“Just a sec,” she said, and she ran from the living room, back into the entrance hall and to the front door. It was big and heavy, and she broke into a sweat trying to pull it open. When she did, she shielded her eyes from the snowflakes tumbling in and landing on the marble floor, and looked at the number on the door. Twelve. The same number as their house. And underneath was a sign that said, in swirly silver writing: The Pebbleton Residence.
Despite the blizzard, Sarah felt a hot wave rush over her. So…this really is home…but how? How could it possibly…?
Dazed, she closed the door and walked slowly back to the living room. Everything seemed bright and colourful, as though it had all been painted. Then she eyed the mountain of presents, and excitement rippled through her. If these really are mine…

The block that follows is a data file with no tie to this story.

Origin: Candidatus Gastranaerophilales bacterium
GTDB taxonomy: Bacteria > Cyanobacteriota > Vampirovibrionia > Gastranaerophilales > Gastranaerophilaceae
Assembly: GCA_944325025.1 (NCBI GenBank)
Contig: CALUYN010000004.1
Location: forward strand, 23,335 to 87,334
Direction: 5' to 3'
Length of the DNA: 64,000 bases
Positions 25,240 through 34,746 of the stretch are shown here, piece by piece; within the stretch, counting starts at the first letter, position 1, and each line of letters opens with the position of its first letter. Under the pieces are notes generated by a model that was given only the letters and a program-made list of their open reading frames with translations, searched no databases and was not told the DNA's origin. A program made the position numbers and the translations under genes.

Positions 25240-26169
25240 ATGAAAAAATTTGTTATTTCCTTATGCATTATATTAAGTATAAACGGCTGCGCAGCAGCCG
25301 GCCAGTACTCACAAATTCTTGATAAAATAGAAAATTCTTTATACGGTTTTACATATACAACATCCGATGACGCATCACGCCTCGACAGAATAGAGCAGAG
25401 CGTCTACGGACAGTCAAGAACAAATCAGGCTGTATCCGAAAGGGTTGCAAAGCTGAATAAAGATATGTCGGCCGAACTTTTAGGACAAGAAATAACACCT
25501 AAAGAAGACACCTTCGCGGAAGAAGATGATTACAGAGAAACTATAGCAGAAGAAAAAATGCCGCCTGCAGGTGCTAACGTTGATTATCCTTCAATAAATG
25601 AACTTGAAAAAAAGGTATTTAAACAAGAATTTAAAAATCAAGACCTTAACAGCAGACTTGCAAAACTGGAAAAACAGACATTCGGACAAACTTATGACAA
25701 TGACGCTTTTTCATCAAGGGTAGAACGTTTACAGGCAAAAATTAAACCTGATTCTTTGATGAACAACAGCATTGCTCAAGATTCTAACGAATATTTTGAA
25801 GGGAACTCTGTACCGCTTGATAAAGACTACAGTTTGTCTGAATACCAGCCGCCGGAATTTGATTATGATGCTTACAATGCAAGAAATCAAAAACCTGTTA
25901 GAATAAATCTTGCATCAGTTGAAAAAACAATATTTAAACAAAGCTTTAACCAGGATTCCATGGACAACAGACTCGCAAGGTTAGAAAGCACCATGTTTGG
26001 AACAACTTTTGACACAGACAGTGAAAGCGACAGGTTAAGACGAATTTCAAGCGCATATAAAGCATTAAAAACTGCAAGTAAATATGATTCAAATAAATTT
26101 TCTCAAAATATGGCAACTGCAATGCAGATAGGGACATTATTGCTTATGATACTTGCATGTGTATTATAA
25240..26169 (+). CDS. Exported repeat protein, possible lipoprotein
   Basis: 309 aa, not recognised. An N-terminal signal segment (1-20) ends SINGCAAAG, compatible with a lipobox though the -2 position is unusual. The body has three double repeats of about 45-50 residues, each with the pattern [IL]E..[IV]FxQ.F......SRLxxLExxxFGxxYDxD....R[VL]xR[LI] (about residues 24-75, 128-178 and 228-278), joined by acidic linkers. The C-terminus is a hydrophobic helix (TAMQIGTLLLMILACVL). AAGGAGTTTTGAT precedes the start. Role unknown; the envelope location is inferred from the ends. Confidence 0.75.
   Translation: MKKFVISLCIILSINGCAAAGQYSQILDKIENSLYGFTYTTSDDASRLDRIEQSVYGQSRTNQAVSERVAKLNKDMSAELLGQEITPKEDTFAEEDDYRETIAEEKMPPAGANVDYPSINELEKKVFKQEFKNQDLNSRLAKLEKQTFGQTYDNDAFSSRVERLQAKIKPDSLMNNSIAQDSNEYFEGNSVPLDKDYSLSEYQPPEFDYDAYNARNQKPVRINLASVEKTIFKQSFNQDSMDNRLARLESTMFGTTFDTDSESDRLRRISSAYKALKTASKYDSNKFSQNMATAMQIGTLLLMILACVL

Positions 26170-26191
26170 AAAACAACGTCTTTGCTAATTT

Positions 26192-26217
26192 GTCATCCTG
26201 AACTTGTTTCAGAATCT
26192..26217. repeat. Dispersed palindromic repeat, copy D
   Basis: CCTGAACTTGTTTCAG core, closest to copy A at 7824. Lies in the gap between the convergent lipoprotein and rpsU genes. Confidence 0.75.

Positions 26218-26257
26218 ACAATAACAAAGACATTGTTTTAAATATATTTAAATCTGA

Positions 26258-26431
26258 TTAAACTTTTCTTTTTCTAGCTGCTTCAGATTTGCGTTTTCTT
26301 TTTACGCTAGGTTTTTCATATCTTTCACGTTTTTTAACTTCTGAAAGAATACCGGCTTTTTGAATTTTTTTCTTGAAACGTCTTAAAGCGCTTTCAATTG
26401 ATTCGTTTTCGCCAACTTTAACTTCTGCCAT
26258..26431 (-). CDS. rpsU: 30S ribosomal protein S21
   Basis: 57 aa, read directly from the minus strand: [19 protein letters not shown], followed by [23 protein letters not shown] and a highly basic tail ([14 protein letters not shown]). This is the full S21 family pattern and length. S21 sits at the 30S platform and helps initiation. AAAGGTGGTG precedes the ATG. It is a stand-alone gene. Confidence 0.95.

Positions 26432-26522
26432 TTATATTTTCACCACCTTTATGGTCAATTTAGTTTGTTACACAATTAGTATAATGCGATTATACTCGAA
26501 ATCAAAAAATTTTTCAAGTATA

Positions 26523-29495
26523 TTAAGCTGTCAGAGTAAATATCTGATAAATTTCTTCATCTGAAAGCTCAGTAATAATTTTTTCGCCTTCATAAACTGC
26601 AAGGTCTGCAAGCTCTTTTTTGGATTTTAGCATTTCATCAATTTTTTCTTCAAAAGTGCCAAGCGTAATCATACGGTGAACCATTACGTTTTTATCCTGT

A huge grin spread across her face, and she leapt at the presents like it was a swimming pool. She ripped through enough wrapping paper to make a pile as big as the Christmas tree, and every present she opened made her gasp with shock. Santa had bought her a new computer, the latest phone, a stack of new movies and music, huge soft toys as big as her, enough clothes to refill that huge closet two times over…by the time she opened her tenth box of chocolates, her hands ached from opening so many boxes. And I’m only half way through! She pushed aside two boxes as big as sheds to see her parents, still sat on their laptops, typing away. Have they moved at all?
“Erm…” She called, “Can I get breakfast? I think I’m gonna need more fuel to open all of this.”
“Of course, dear,” her Mum said to the laptop screen, “Breakfast is in the kitchen, help yourself.”